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Three modes for an enhanced pair programming experience

Pair programming is not just 2 persons and 1 computer. This article highlights modes for creating a better pair programming experience.


You may have heard about pair programming and have a rough idea of what it is about. If not, “No problem” – we are going to look into it in this post and there is another nice blogpost regarding the our best practices of pairing.


One aspect of pair programming is that two people sit in front of one computer and work. This is what pair programming looks like from the outside, but there is more to it than just that. While two people sit in front of one computer, only one person is able to operate it; without any bad intentions, it is possible that this person is showing the other one “How things are done”, while the other person is passively observing. The observer’s mind may wander somewhere else or she/he may start checking emails and social media instead of working on the task. This observed pattern is called watch the master and should be avoided since only one person is actively engaged. It is very unfortunate if only one person is engaged and the other one feels they cannot contribute.


You may have started out on the wrong foot with pair programming or you want to try it (again?).


Let’s start over with a quick recap of what it is. Pair programming has a few formalities you should take into account before starting. There are two roles: the driver and the navigator. While the driver has the keyboard and types in what is currently needed to be done, the navigator helps in looking ahead for how that code will fit into the codebase. There may be things to restructure, refactor or reimplement so that the work item fits into the project better. Both people focus on their roles and should communicate all the time about what is happening or about what will need to be done. Communication is the key in pair programming.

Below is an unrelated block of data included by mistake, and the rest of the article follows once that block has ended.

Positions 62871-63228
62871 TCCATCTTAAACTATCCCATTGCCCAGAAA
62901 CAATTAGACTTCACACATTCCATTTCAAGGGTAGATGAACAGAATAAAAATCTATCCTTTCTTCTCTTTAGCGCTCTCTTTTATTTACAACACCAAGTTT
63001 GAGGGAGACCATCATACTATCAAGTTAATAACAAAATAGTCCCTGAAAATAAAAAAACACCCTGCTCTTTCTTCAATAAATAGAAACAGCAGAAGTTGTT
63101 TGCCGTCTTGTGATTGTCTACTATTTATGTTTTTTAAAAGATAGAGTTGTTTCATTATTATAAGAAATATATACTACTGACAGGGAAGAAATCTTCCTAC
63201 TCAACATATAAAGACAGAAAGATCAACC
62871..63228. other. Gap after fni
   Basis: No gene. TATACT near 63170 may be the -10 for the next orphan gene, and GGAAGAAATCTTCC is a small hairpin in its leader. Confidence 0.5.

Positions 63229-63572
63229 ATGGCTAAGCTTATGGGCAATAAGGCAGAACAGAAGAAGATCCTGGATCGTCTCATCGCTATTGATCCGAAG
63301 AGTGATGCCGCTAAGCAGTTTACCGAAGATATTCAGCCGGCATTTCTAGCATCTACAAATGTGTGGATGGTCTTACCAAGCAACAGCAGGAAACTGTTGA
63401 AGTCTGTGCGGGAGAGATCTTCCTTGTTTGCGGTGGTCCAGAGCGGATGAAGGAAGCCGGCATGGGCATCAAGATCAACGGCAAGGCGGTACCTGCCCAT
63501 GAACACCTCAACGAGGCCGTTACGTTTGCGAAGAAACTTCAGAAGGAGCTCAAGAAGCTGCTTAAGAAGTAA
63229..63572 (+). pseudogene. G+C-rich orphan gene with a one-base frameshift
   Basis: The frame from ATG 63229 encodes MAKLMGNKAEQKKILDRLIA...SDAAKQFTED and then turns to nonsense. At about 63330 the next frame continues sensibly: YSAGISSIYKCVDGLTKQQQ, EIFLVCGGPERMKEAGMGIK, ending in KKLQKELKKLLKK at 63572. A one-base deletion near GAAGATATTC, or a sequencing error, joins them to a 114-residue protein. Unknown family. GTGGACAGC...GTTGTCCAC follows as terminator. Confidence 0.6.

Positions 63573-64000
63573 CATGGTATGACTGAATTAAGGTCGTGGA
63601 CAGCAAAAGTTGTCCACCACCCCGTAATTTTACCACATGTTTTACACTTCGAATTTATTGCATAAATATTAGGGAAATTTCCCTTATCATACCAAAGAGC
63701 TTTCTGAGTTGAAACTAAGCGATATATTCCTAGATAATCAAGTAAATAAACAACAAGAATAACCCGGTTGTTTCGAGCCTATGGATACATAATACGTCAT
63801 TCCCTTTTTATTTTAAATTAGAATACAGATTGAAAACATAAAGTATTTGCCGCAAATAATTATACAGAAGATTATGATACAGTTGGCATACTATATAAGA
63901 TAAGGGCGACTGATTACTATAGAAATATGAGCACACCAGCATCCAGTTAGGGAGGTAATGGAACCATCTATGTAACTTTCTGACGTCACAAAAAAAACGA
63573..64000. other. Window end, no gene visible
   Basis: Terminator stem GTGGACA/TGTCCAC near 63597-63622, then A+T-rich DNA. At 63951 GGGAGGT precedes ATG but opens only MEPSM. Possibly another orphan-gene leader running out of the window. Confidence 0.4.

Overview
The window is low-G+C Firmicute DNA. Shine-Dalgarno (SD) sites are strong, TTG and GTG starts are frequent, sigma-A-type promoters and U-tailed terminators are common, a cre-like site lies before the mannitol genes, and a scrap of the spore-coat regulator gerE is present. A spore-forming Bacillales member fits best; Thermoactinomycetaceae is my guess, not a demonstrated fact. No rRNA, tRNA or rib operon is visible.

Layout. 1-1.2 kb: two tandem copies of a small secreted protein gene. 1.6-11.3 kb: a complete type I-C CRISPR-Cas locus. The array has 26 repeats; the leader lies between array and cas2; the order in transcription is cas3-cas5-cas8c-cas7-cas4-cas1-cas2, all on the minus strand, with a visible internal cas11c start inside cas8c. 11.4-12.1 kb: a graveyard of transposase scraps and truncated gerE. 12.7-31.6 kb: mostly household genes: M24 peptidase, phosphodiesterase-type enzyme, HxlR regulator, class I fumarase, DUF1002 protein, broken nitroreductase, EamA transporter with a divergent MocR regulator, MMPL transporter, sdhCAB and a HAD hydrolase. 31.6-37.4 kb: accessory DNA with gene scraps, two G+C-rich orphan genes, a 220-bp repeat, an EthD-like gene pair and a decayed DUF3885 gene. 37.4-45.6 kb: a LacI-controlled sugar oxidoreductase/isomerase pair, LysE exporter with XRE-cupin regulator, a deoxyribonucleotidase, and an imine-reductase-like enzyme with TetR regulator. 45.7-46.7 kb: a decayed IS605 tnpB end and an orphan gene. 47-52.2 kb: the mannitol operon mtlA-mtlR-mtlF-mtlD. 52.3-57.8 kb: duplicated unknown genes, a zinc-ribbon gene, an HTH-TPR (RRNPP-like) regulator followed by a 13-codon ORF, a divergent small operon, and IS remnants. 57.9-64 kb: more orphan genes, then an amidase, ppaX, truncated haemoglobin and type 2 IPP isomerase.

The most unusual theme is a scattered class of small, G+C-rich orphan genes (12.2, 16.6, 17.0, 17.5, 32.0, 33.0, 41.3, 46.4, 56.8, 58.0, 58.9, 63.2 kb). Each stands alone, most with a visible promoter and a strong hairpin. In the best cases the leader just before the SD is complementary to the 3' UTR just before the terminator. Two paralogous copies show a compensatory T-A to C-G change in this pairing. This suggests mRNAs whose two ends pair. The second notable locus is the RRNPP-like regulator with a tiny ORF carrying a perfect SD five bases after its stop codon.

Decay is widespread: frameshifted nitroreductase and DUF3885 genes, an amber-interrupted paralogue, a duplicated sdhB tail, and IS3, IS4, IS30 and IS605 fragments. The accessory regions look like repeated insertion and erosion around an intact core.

Now that we aware of the roles and their responsibilities, when do we switch? You can switch whenever you feel like, this needs to be decided together. Let’s look at three modes of pair programming that can help you switch and work more collaboratively while focusing on the task at hand and less on the mechanics of pair programming.


Mode 1: Ping Pong


The Ping Pong Mode is a way for both of you to switch the keyboard regularly. It goes like this: The starter is writing a failing test and hands over the keyboard. Then the other one implements what is needed so that the test no longer fails and then writes a new failing test and hands over the keyboard to the person who started. In that way the keyboard is hopping from one person to the other like a ball in a game of ping pong. While the tests are not failing, you are able to refactor the code both of you have written. This continuously improves your code and mitigates your codebase from deteriorating.

This mode fits nicely into the workflow of TDD.

While Ping Pong is focused on switching the keyboard task wise, you can also try out to switching by using time boxes.


Mode 2: Pomodoro


Pomodoro is a time-box technique for tracking the time spent solely focused on one work item. You can use it as a Mode for pair programming. The base line of Pomodoro is: set a timer to 25 minutes and start working on the task you want to work on. While the timer is running, you are not allowed to work or do anything else, than the task you have committed yourself to work on for this time box. Where is the switching in this mode? You can choose to switch after each iteration. Each iteration has a following 5-minute break. This can give you enough time to switch the keyboard or computer. You could invite your colleague to your desk for the next iteration of collaborative work.


Mode 3: Let’s discuss!


The next approach is not focused on task or a time-based switching of roles as the other two modes presented. It is heavily influenced by mob programming, first you discuss what you want to do, and if you come to a conclusion, you do it. No code should be written that has not been discussed and decided on by both members of the pair.  This style creates room for discussion, assists in making compromises and can create a better shared understanding of the task and codebase you are both working on together.


It’s time to experiment and reflect!


Take your time experimenting and try to find what works best for you and your pair member. To enhance the learning experience, reflect on each session. Tell what was good and what could be improved, write action items down and take them into account for the next session. This alone can already improve your current mode of pair programming.

Experiment on modes, mix and match modes, and try out new things to find what matches the needs of both members of the pair.


Have a happy and productive day of coding!



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